Additionally unpalatable has been the UK’s seeming determination to deport Afghans despite the country being too dangerous for them. Five years ago, The Bureau of Investigative Journalism revealed that previous Home Secretary Theresa May had won a legal battle to resume deportations of failed asylum seekers to Afghanistan after the overturning of an injunction imposed the previous year because of the level of danger.

The current situation should make it unthinkable for the UK to proceed with further deportations to the country as well as encouraging the government to speed up a backlog of asylum by granting refugee status to the thousands of Afghans in the UK that have lived in poverty and stress, often for years, while awaiting the outcome of their claims (not entitled to working, living on about £37 a week.)

The hostile policies towards Afghan and other asylum seekers stem from a long-standing anti-immigrant agenda of successive Tory governments which has led to Priti Patel’s recently introduced Nationality and Borders Bill, dubbed the ‘anti-refugee bill’ by rights activists. The bill’s aim is to render illegal any attempt to come to the UK seeking asylum by a non-officially approved route – blocking practically almost all claims, adding to a huge claims backlog and making reliance on dangerous travel routes and smugglers all the more likely.

Human rights groups are now more than ever urging the Home Office to put aside the policies largely based on an anti-immigrant agenda that is likely to conflate a human tragedy. This week the Joint Council for the Welfare of Immigrants presented (JCWI) a letter signed by multiple organisations urging it to abandon its plan that would criminalise asylum seekers from Afghanistan outside of the resettlement scheme.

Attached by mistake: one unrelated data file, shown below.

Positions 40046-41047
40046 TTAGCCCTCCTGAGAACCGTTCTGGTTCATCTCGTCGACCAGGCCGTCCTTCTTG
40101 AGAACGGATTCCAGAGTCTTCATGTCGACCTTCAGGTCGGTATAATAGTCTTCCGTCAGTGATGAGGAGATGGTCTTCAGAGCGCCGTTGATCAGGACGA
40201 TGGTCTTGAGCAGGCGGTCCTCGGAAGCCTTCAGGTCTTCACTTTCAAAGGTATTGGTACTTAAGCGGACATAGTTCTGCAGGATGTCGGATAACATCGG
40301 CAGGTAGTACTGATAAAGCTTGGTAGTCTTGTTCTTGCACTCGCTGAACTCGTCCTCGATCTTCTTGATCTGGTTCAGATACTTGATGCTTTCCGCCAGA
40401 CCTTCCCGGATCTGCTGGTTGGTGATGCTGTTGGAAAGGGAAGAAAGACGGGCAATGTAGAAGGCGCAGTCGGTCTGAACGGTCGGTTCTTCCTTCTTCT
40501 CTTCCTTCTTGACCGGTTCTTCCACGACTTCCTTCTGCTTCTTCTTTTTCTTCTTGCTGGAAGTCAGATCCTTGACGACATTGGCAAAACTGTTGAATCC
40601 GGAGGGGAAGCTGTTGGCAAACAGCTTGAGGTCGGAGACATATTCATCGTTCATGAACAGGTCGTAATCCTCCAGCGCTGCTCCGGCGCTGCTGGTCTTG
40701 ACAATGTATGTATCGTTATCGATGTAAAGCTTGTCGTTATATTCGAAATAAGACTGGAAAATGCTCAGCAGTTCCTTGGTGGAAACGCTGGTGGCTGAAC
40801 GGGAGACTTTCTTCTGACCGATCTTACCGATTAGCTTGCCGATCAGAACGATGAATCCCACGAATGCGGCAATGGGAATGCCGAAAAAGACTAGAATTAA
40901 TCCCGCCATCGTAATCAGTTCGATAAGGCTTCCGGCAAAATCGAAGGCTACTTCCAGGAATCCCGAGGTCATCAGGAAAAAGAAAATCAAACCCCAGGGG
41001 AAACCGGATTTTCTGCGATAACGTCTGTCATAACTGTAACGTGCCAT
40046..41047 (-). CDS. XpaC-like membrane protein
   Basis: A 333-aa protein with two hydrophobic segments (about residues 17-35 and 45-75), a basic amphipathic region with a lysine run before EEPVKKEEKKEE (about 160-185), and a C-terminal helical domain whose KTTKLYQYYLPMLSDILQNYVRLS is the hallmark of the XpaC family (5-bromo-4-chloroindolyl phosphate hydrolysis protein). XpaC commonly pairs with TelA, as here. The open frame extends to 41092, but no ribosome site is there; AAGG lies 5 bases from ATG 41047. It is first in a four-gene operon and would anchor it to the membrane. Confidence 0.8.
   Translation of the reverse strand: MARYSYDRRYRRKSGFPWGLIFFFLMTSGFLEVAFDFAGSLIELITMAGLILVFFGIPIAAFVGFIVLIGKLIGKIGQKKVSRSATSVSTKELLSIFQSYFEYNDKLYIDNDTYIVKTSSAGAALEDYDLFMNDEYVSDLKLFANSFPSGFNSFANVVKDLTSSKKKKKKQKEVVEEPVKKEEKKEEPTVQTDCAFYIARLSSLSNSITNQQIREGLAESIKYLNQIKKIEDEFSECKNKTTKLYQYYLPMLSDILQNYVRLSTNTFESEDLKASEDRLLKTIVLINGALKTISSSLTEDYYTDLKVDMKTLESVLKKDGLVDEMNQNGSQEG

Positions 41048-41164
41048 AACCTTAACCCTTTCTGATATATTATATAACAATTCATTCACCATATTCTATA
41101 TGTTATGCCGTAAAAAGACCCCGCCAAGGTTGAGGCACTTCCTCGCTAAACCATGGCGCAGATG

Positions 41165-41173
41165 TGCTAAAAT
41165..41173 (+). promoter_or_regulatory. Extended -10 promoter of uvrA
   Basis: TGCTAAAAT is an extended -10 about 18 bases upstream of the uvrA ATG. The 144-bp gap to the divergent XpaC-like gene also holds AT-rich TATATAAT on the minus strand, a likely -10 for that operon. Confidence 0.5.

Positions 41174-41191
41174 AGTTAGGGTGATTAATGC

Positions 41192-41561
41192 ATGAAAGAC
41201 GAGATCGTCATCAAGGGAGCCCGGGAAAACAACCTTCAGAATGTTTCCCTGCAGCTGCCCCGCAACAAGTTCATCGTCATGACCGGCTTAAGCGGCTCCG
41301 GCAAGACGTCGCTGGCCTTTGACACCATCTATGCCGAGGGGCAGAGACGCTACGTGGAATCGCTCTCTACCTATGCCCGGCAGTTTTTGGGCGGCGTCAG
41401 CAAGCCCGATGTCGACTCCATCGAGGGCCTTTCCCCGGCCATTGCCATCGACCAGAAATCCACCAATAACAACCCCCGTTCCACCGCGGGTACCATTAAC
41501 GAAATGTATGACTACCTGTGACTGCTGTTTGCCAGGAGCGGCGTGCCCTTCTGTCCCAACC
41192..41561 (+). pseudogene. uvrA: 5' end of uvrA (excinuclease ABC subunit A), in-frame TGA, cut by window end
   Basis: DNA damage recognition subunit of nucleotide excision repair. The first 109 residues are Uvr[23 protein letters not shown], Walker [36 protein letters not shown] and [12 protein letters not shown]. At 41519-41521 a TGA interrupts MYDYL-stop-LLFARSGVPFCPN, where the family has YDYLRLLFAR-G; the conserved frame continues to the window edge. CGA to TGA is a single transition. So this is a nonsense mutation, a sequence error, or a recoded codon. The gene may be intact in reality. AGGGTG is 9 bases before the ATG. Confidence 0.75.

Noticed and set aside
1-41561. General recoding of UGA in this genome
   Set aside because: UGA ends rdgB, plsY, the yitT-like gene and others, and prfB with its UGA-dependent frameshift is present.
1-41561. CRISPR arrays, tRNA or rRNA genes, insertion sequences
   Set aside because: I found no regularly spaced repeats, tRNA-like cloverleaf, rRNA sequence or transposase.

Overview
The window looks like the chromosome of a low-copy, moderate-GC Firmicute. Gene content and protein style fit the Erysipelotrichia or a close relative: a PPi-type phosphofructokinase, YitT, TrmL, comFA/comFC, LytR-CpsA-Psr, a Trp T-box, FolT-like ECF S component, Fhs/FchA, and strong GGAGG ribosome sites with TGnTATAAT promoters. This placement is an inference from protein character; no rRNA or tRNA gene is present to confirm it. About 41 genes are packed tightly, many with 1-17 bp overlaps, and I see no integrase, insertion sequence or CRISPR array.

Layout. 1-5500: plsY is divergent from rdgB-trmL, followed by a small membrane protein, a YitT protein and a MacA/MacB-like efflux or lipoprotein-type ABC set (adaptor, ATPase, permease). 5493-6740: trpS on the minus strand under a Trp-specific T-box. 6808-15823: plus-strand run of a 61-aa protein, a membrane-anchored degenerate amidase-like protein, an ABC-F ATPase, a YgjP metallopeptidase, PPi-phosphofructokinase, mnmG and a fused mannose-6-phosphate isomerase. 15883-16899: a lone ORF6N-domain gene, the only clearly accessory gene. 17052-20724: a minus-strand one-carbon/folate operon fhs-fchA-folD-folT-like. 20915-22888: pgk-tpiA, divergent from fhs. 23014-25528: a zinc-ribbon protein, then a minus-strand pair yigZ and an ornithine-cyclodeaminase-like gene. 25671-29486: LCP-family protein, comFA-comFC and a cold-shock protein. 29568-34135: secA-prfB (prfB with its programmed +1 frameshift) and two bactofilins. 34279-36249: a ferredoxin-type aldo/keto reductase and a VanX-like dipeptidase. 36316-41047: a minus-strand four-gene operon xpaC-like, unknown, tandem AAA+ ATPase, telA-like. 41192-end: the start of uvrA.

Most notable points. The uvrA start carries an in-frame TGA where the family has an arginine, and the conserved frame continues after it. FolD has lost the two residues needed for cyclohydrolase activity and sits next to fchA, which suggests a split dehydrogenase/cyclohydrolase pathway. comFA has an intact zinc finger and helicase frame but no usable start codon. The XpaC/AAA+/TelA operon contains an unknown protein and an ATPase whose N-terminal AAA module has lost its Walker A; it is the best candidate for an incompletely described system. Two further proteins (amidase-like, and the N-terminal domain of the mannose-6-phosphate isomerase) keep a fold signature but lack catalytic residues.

“Resettling 5,000 Afghans this year is woefully inadequate. We and 90 others are urging the Gov't to: scrap the 'resettlement-only' plan that criminalises refugees, grant refugee status now to Afghans in the UK, reunite families, expand the resettlement plan.”

Speed in doing so should be stressed too. At time of writing, and in contrast to a Taliban press conference earlier in the week, reports were emerging from Amnesty of the discovery of the bodies of nine ethnic Hazara men who’d been shot or tortured to death by Taliban last month.

“The brutal killings likely represent a tiny fraction of the total death toll inflicted by the Taliban to date, as the group have cut mobile phone service in many of the areas they have recently captured, controlling which photographs and videos are then shared from these regions,” it said. It’s likely to be just the beginning.

During the parliamentary debate on the crisis in Afghanistan on Wednesday, there was much concern among MPs about the rights and safety of Afghan people. However, apart from the comments of a handful of anti-war MPs including Jeremy Corbyn and Zarah Sultana, this concern was almost entirely expressed as a means of criticising the withdrawal from Afghanistan.

A significant number of those same MPs will have voted in favour for Patel’s anti-refugee bill, will have supported deportation flights of Afghan refugees and Windrush citizens, and the government’s past attempt to stop refugees coming to the UK including spending £7m on building a wall in Calais and stopping search and rescue operations in the Mediterranean sea.

If these politicians have any real concern about the Afghan people, they should start by pushing the government to provide safe passage for more than the meagre number of refugees they’ve so far pledged to accept, and to improve the treatment of refugees once they’re here.

Raoul Walawalker, a freelance journalist who also writes for the Immigration Advice Service, a firm of international lawyers